There has been a growing number of inventions created by Ford employees in recent years. The increase in innovation – as measured by invention disclosures – is expected to reach a company record in 2016, topping last year’s record of more than 6,000.
The number of inventions isn’t the only figure increasing at Ford; the number of individual Ford employees creating inventions has reached record levels since the start of 2015, with more than 3,500 first-time inventors submitting new innovations.
“The significant increase in first-time inventors is a result of our push to drive innovation in all parts of our business,” said Raj Nair, Ford executive vice president, product development, and chief technical officer. “At the same time, we’ve ramped up global innovation challenges, where we seek new ideas company-wide and then – coupled with input from employees – see how we can further those ideas.”
Ford innovations highlighted at the company’s annual Further with Ford trends conference include a passenger-centric, remote-control SYNC system that could give ride-sharing passengers control of the infotainment screen; and a transportable device that can move people and objects short distances where cars aren’t accessible.
Phone as car
How can we empower the passenger in a ride-sharing service, who typically has little control over the journey?
For Ford’s Oleg Gusikhin, Omar Makke and Jeff Yeung, the challenge could be easily addressed from their experience working with Ford SYNC. “By rethinking mobile connectivity from the passenger’s perspective, we saw how we can use smartphones to give riders control through SYNC without the need to be directly paired via Bluetooth,” said Gusikhin.
Ultimately, this thinking spawned a new software invention – SYNC Remote Control. With the support of Ford’s Perry MacNeille and Jack Van Hoecke, the idea evolved in a matter of months into a remote function that allows passengers to control SYNC features like radio and climate settings.
When a passenger gets into a ride-sharing car, he or she taps a mobile device that automatically opens an app interface that gives him or her control of the radio and climate. Eventually, any controllable feature, like the passenger seat and more, could be added. It works, because it uses open-source software to connect the rider’s phone to SYNC through the driver’s phone – without additional pairing. The software includes a translation feature, for when driver and rider don’t speak the same language. The rider simply types what he or she wants to say into the phone, and SYNC conveys it in the language of the driver.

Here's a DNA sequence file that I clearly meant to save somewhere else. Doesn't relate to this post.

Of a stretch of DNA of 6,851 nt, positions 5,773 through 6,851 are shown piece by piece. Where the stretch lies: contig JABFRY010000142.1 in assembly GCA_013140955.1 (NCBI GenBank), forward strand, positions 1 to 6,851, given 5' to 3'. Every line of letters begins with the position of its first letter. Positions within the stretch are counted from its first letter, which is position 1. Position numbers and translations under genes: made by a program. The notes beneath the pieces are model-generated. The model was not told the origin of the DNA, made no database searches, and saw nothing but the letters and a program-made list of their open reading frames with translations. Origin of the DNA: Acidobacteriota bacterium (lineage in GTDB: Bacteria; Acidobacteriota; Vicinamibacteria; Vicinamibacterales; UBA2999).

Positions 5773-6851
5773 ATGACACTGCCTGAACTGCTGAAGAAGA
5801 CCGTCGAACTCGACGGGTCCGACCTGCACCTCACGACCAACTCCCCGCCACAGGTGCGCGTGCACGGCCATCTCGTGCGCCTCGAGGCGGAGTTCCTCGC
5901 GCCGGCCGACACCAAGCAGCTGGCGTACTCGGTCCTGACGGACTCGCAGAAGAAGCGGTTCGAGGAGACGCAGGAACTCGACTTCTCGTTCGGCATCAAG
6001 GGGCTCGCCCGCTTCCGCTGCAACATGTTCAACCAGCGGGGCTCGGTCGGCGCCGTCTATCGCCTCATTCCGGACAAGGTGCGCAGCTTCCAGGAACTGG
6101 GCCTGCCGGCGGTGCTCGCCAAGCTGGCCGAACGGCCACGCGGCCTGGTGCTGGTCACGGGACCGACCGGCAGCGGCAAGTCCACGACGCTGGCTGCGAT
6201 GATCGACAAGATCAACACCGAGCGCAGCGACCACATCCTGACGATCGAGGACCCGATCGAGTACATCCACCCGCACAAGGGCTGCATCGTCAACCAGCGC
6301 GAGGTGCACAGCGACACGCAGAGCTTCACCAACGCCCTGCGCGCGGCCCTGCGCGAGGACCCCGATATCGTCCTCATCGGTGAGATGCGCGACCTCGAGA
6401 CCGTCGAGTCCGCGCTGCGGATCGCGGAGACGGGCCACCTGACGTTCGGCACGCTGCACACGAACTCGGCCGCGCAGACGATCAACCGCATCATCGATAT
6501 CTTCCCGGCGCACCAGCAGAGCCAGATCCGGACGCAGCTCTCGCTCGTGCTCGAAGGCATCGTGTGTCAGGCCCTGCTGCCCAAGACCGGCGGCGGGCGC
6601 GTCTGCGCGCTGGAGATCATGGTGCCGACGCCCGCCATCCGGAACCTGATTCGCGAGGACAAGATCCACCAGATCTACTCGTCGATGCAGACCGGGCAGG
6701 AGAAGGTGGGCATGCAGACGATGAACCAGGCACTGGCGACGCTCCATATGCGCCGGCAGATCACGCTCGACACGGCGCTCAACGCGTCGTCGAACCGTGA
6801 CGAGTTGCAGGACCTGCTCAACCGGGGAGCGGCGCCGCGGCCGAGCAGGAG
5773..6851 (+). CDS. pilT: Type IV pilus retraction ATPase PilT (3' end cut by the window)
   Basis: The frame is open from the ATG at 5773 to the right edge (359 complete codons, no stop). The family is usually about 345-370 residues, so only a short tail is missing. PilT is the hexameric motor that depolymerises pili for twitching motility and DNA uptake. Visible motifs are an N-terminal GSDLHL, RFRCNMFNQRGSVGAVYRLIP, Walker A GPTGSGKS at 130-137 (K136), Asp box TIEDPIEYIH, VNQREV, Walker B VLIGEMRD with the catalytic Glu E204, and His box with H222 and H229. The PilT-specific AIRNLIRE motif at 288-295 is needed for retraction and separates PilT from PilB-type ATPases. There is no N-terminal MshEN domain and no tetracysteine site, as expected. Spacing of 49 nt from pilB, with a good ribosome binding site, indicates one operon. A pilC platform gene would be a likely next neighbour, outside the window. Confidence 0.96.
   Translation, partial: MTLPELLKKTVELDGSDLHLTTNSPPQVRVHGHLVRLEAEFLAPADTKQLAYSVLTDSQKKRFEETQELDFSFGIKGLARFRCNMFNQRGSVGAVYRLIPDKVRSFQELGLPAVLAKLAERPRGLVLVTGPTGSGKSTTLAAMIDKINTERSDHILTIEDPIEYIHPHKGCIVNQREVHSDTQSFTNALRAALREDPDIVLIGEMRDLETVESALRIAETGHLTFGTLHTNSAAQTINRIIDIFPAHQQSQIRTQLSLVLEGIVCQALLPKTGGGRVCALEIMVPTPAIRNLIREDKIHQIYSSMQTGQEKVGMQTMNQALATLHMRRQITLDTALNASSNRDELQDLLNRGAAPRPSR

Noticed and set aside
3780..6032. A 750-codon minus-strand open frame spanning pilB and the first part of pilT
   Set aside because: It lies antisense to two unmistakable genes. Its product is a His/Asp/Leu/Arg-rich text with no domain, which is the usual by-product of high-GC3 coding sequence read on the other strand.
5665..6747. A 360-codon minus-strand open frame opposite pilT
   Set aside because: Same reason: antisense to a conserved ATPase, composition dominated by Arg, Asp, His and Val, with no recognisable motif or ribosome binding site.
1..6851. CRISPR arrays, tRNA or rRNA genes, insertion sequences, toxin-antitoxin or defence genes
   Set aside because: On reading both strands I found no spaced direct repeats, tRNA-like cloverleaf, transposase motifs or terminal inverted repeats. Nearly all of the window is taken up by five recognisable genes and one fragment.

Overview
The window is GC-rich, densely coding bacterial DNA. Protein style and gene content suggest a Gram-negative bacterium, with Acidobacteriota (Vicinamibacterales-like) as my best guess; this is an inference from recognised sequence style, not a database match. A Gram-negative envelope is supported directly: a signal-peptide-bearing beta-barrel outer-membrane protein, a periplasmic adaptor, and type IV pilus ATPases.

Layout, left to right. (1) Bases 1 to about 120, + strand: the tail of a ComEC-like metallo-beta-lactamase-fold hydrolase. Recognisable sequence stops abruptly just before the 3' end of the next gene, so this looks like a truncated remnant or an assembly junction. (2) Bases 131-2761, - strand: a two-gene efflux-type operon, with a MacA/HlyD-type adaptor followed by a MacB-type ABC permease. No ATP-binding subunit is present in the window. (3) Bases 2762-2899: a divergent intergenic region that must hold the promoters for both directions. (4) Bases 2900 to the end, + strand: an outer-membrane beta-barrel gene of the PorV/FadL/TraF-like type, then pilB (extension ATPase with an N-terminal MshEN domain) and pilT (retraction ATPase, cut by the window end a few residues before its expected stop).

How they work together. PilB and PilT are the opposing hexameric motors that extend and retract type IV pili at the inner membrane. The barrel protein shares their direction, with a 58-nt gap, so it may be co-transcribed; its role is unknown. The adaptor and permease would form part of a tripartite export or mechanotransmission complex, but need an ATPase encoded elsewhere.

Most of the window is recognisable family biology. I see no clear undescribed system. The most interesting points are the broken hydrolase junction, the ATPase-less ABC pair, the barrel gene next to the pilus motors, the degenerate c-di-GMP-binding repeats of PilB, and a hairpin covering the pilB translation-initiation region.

These features, which help make the ride more enjoyable, hold immense potential for a future of ride-sharing services – especially for fully autonomous vehicles where there is no driver.
You don’t have to talk long to Gusikhin, Makke, Yeung and the support team to tell they’re as excited as anyone about a future in which the smartphone becomes the main way to not only order, but also manage, your ride. Effectively, your smartphone becomes your car, helping personalize and control your journey in a way that’s familiar to you.
Kilian Vas, a Ford systems engineer in Cologne, Germany, knows that last part of any urban commute can be tricky. You’ve just stepped off the train, or drove into and parked in the city, and you still need to walk or bike to your destination.
So when Ford issues an innovation challenge for a device to help people handle city life and get around town, the forward-thinking Vas couldn’t help but answer. For many, his innovation – a four-wheeled electric pedestrian assistant called Carr-E – is a welcome alternative to getting around the city.
Carr-E’s multipurpose functionality separates it from other electric personal transportation devices. In addition to carrying riders, Carr-E can be used to transport heavy objects. Users simply place the object on the device and it will follow an electronic transmitter they keep in their possession.
Vas was inspired to create the device’s compact, circular design when he noticed the empty space inside the spare wheel well of his car. Commuters can easily store it in a vehicle, then pull it out and use it in places where cars aren’t permitted or practical.
“Innovation is really important for me,” said Vas, who collaborated with colleagues Daniel Hari and Dr. Uwe Wagner, and worked with designers from Ford of Europe and prototyping specialists from RWTH Aachen University to create Carr-E. “I was inspired by Ford’s expansion into both an auto and a mobility company, as well as our founder Henry Ford’s dedication to transforming transportation.”
Vas has been innovating since coming to Ford three years ago with a bachelor’s degree in automotive engineering and a master’s in mechanical engineering, both from the University of Applied Science Dortmund. His first innovation at Ford, a head restraint that folds to allow space for a child seat and has foldable wings for napping, was patented.
Ultimately, Vas sees Carr-E as one of many solutions for the advanced transportation ecosystem evolving in city centers globally.